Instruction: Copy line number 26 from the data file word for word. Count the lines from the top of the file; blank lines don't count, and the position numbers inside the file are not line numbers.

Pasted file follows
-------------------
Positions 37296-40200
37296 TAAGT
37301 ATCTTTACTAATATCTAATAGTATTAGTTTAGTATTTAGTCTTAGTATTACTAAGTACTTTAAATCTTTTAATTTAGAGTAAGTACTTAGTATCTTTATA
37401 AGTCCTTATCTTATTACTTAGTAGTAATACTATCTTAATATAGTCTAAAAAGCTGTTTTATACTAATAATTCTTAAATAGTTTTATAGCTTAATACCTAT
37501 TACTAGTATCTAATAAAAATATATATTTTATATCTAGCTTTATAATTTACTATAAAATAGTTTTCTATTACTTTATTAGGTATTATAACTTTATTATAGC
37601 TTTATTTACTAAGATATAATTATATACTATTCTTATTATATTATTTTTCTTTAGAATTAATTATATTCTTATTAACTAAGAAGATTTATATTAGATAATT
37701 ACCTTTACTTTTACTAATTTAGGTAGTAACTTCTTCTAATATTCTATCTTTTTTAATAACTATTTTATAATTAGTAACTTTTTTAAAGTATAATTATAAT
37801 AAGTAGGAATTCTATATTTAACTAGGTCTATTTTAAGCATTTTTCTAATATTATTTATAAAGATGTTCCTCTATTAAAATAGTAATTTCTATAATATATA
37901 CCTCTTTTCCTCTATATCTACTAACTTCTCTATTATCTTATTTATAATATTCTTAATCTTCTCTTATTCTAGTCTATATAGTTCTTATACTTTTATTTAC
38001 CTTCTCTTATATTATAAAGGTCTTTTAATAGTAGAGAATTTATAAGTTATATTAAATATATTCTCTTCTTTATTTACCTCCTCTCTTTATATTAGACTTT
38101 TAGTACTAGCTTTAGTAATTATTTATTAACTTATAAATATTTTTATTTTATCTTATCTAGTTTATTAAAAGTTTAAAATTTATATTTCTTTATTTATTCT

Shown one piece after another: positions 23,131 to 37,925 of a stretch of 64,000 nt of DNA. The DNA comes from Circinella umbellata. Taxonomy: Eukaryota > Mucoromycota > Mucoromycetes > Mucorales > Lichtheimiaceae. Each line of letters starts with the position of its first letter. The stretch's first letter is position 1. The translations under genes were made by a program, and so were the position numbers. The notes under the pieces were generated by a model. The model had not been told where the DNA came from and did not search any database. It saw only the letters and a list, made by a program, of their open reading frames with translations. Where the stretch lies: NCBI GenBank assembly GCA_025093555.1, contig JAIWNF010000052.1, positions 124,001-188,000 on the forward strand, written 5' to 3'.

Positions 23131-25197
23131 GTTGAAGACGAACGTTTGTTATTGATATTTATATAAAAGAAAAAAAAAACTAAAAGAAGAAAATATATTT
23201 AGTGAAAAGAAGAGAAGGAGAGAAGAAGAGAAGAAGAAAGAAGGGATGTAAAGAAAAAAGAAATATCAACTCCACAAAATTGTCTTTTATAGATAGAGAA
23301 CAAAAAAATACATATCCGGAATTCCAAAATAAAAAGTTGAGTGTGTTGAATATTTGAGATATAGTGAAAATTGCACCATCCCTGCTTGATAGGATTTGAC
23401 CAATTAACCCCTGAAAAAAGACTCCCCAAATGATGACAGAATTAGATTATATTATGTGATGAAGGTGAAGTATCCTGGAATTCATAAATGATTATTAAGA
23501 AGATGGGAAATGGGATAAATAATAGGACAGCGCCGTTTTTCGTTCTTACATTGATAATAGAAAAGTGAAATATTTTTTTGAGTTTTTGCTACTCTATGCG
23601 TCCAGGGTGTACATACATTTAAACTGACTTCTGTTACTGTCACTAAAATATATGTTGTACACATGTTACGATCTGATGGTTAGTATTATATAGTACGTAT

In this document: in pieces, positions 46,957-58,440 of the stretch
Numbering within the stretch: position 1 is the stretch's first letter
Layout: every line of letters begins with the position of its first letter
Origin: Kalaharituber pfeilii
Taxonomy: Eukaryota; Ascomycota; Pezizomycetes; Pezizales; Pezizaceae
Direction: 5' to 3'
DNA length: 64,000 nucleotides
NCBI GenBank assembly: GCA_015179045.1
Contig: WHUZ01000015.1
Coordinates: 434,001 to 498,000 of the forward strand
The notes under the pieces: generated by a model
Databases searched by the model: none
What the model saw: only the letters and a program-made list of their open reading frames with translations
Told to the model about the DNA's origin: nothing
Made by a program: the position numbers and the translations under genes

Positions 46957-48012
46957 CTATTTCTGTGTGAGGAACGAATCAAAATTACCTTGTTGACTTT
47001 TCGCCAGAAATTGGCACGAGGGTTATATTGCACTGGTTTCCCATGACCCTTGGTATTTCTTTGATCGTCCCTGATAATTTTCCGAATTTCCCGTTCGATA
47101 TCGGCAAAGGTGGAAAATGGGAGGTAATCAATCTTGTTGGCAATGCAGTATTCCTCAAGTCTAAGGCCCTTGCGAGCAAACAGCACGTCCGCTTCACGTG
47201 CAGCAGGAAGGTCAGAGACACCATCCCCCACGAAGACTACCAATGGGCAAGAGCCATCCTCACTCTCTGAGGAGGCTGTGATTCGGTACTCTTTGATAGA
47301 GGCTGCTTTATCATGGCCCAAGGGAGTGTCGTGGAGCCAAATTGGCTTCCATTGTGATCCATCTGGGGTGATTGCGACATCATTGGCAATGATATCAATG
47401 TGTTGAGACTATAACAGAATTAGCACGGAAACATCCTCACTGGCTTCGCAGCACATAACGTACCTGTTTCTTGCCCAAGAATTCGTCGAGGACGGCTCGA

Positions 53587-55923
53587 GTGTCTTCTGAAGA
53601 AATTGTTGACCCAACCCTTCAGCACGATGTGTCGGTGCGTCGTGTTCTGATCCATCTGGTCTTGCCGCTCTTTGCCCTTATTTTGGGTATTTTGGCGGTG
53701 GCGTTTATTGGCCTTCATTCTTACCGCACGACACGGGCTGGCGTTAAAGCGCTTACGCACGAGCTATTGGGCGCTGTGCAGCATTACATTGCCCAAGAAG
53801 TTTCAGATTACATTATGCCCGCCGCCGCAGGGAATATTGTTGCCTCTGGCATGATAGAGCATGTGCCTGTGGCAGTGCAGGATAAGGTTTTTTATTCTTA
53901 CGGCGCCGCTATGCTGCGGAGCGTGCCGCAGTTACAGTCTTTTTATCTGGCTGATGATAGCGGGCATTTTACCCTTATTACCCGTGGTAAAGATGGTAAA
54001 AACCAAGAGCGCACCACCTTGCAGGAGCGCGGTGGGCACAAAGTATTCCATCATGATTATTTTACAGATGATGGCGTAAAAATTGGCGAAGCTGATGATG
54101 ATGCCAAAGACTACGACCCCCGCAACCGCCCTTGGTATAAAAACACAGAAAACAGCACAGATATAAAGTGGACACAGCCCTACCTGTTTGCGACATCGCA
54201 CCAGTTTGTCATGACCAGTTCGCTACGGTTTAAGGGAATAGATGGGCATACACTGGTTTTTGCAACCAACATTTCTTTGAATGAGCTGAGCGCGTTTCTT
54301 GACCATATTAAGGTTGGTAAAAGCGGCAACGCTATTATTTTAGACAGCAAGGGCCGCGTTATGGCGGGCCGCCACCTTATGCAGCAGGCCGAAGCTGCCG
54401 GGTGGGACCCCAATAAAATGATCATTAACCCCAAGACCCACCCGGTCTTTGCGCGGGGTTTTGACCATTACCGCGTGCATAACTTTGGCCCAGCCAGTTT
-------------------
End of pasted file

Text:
DNA length: 64,000 nucleotides